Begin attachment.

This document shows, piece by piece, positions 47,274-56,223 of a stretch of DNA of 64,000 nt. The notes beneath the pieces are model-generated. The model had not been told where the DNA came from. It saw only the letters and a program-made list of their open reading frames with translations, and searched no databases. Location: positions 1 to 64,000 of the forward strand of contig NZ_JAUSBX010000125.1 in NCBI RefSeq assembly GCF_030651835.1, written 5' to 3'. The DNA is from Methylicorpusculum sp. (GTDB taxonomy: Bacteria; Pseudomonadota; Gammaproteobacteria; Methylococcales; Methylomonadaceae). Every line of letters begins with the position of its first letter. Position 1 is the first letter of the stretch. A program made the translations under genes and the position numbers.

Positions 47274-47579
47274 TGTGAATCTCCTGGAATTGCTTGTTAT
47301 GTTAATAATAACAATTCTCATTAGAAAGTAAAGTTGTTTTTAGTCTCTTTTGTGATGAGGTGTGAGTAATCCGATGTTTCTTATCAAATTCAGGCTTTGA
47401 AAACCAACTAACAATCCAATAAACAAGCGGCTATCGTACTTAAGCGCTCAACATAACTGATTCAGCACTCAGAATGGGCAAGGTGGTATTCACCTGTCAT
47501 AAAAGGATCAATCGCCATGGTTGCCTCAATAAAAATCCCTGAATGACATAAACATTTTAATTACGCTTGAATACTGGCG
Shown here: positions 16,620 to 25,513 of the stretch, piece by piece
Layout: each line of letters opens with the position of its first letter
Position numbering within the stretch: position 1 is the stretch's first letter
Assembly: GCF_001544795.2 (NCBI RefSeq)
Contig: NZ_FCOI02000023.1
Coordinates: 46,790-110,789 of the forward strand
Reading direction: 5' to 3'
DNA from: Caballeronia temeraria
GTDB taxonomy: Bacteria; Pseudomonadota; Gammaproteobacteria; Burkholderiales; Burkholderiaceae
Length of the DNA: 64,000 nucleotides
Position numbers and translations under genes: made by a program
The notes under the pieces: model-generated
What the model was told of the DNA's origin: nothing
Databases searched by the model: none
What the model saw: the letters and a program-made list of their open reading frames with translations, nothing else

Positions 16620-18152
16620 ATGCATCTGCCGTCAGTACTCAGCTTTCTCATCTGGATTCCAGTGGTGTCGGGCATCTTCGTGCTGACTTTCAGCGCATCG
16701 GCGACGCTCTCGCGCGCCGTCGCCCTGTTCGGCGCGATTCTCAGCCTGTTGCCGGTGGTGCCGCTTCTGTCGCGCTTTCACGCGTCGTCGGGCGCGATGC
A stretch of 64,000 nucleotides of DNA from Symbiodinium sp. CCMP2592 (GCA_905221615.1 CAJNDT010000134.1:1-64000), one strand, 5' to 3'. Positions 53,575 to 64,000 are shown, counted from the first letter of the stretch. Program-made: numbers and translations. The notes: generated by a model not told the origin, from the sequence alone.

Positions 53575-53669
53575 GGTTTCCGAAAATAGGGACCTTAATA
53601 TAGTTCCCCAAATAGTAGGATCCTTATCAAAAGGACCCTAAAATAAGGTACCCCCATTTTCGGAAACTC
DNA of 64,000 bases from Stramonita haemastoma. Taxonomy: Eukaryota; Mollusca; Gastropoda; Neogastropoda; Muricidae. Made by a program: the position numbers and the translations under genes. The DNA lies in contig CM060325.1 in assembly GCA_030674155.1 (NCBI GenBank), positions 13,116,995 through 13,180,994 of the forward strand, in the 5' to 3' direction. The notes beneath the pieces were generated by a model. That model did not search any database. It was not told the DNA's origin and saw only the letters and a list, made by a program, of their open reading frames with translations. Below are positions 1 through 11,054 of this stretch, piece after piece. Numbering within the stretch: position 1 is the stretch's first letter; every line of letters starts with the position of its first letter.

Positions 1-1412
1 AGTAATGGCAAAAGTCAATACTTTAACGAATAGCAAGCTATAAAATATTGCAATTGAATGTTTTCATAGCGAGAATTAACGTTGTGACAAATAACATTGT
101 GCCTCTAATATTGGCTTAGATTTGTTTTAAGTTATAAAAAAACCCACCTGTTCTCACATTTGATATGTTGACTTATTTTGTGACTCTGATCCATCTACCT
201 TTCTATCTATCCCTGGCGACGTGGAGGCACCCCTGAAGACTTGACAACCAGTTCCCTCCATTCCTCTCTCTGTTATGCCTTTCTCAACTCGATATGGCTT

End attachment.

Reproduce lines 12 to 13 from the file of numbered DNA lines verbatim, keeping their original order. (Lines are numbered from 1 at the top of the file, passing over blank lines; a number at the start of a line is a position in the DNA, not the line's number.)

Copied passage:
Coordinates: 46,790-110,789 of the forward strand
Reading direction: 5' to 3'